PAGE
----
From the perspective of employees, access to the system was dominated by registered organisations. Individual employees had no right to be heard in relation to award matters. The Commission dealt only with collective disputes and the legislation did not recognize industrial agreements unless they were made with a registered union. Formal and informal arrangements for preference to union members were widespread.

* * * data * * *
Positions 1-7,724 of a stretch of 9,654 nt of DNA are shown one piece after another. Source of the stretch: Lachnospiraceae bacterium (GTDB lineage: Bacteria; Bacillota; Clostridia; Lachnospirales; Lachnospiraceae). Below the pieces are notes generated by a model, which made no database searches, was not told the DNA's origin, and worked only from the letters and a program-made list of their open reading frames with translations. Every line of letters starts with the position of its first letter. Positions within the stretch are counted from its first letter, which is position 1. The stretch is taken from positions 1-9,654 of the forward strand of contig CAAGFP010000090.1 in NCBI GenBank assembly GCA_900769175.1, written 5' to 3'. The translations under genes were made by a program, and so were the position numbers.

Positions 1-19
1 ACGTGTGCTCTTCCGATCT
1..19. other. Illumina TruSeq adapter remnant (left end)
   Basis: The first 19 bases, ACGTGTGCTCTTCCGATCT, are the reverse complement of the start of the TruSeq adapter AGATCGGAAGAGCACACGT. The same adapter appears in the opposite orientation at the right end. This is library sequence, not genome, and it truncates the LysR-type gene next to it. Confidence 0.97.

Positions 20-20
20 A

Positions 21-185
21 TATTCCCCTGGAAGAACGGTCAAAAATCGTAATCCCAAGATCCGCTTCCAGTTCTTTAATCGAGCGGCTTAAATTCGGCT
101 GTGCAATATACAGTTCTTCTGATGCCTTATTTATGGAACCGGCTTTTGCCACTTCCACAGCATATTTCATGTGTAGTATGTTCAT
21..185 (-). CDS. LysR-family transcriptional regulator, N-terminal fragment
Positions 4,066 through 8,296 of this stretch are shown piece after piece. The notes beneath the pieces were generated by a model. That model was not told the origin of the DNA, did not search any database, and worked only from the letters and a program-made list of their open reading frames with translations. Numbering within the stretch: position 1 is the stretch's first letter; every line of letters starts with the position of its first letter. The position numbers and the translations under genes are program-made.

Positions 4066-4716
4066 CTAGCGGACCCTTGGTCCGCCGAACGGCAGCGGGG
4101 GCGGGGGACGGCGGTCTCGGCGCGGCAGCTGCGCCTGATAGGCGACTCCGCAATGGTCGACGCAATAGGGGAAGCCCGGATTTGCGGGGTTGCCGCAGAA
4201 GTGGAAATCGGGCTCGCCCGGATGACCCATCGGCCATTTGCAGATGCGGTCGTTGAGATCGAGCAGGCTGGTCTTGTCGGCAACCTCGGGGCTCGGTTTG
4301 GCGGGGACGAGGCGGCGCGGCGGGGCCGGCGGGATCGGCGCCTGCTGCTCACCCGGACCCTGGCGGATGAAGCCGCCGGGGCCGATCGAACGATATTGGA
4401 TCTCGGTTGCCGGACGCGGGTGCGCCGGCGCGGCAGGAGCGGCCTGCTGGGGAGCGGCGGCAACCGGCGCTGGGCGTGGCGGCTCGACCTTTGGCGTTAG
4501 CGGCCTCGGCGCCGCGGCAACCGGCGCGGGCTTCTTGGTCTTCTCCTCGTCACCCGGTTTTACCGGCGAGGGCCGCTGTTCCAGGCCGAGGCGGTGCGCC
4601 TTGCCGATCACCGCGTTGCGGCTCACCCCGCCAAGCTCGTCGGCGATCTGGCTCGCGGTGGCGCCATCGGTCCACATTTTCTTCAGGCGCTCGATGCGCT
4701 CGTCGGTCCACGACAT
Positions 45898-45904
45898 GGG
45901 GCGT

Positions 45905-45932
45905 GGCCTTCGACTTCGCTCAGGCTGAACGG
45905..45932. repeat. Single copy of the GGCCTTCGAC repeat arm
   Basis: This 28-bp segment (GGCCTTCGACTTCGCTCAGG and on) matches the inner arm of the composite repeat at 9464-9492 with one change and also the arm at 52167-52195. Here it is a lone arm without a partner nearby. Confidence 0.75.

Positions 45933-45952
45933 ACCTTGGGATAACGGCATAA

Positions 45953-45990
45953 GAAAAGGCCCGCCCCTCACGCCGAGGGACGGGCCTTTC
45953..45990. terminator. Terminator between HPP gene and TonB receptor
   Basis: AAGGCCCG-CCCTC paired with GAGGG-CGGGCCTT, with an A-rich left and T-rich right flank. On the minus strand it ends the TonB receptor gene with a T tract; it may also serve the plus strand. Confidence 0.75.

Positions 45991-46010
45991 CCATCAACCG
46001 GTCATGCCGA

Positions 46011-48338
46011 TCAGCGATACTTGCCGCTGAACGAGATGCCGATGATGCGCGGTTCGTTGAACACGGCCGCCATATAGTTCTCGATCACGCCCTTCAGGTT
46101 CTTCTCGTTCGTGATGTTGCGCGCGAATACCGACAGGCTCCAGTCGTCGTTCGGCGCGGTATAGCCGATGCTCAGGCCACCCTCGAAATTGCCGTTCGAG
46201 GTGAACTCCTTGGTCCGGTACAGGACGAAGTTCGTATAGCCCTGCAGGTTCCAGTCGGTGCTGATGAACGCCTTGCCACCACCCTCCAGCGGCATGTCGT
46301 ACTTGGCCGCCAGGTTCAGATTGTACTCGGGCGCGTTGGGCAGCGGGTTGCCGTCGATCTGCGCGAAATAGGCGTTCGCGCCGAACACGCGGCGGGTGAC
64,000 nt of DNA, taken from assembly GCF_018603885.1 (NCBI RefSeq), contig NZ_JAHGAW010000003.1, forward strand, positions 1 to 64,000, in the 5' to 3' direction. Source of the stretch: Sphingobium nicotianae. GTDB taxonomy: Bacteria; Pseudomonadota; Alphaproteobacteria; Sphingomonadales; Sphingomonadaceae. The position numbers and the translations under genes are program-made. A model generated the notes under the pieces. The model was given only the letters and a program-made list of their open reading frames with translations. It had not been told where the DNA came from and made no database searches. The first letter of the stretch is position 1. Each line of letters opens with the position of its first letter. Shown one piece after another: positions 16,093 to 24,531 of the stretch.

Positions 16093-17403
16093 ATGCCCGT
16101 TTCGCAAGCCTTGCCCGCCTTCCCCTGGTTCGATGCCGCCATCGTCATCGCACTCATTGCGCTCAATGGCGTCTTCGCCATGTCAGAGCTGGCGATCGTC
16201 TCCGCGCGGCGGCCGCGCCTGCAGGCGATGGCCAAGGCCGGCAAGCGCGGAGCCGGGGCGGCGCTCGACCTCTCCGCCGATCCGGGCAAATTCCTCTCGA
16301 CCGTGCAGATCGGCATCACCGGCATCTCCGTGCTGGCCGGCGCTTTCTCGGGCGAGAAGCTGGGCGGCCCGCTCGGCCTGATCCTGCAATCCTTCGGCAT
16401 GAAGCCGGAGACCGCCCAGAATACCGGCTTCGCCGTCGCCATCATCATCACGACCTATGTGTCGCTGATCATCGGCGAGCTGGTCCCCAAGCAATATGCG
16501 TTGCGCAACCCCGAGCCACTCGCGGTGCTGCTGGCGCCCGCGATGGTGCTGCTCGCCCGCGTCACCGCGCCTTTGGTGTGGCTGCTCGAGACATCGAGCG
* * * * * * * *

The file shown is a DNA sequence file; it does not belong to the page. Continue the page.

The system we now have, leaving aside for the moment the Government’s foreshadowed legislative proposals, provides for wages and conditions to be negotiated at the level of the enterprise against a background of minimum wages and conditions established and maintained by the Commission. The awards constitute a safety net, a minimum requirement for employers and a minimum entitlement for employees. They contain core conditions only. Award coverage has been rationalised and outmoded provisions removed. The number of awards has reduced by about one-third to just over 2,000. The Commission’s arbitral power is limited to prescribing minimum rates and conditions, subject to some exceptions which have had relatively little use.